Machine Learning-Based Cell Segmentation Enables Spatial Single-Cell Analysis of the Tumor Immune Microenvironment, Jasper Lee, UG '21 (2308192)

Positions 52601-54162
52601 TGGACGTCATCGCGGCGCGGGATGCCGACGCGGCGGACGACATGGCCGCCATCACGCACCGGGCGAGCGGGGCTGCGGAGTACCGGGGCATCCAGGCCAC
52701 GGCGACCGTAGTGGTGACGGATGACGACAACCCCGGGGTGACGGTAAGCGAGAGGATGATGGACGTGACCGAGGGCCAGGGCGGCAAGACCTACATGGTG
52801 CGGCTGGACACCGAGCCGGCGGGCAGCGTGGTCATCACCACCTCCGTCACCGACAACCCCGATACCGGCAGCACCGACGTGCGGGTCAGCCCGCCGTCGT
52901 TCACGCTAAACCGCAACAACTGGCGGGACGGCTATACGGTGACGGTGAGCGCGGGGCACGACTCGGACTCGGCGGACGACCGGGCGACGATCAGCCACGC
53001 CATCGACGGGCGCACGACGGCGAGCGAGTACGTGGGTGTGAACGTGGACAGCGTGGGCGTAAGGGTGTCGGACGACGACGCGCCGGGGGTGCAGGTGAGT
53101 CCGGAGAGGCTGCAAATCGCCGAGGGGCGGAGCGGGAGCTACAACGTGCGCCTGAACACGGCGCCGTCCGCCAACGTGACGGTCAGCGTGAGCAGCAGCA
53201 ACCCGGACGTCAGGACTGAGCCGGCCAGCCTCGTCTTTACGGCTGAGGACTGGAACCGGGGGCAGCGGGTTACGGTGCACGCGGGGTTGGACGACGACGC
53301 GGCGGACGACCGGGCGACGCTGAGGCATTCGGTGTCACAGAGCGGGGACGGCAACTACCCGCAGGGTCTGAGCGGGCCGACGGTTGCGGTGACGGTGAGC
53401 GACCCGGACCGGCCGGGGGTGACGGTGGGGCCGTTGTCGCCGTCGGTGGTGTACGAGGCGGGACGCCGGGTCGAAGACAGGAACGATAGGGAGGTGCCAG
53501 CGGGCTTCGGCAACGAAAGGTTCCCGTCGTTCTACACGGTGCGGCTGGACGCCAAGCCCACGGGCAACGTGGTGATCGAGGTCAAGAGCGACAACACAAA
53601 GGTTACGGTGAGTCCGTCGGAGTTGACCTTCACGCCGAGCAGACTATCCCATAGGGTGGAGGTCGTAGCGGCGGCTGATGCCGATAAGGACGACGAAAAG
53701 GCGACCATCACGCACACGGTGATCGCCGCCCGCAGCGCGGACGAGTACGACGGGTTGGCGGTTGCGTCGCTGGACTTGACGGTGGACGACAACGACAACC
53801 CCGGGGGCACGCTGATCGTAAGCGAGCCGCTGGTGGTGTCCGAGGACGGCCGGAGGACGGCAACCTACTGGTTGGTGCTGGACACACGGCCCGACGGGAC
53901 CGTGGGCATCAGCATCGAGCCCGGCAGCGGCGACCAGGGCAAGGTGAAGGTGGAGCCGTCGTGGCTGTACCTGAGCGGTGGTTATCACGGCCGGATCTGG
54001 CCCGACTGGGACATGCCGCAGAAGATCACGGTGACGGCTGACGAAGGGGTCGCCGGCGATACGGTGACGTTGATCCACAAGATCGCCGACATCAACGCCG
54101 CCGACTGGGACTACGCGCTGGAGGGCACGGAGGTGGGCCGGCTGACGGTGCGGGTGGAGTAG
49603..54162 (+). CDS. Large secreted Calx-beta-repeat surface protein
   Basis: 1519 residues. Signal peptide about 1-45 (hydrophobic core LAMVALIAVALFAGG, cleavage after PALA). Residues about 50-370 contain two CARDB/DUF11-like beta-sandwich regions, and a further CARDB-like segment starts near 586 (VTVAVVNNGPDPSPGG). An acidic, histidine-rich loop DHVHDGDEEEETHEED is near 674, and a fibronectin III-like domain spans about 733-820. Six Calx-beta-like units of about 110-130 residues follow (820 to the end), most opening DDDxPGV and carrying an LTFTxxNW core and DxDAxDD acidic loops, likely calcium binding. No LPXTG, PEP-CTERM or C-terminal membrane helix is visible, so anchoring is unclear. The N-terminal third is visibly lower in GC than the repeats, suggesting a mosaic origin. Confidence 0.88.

The tumor microenvironment contains a complex collection of immune cells which can infiltrate cancer tissues to varying degrees. Studies into tumor immune cell populations are highly clinically relevant, given that the presence of immune cells has been shown to play a significant role in disease progression and resistance to therapy. Experimental techniques, including the CODEX multiplexed immunofluorescence platform, have been developed in order to determine their location of immune cells at single-cell resolution. However, these efforts are limited by inferior cell segmentation results which negatively affect the quality of downstream analysis. To address this issue, we developed a cell segmentation pipeline capable of highly accurate segmentation across a wide variety of normal and tumor samples. We utilized the NucleAIzer machine learning-based algorithm in order to segment nuclei. Following post-processing in ImageJ, the segmented nuclei were then used as seed points for a secondary watershed segmentation algorithm capable of extracting the whole cell area. Our algorithm effectively segments cells with minimal mis-segmentation events, making this approach useful when a high degree of segmentation accuracy is required. We also developed a method to acquire cell marker intensity information within segmented cell regions, allowing us to assemble a spatial map of marker intensities. This information allows us to accurately probe tumor samples in order to determine the immune cell populations present in the microenvironment. Our computational pipeline will help enable further research into the tumor immune microenvironment, by providing a method for highly accurate cell segmentation and detection of immune cell populations.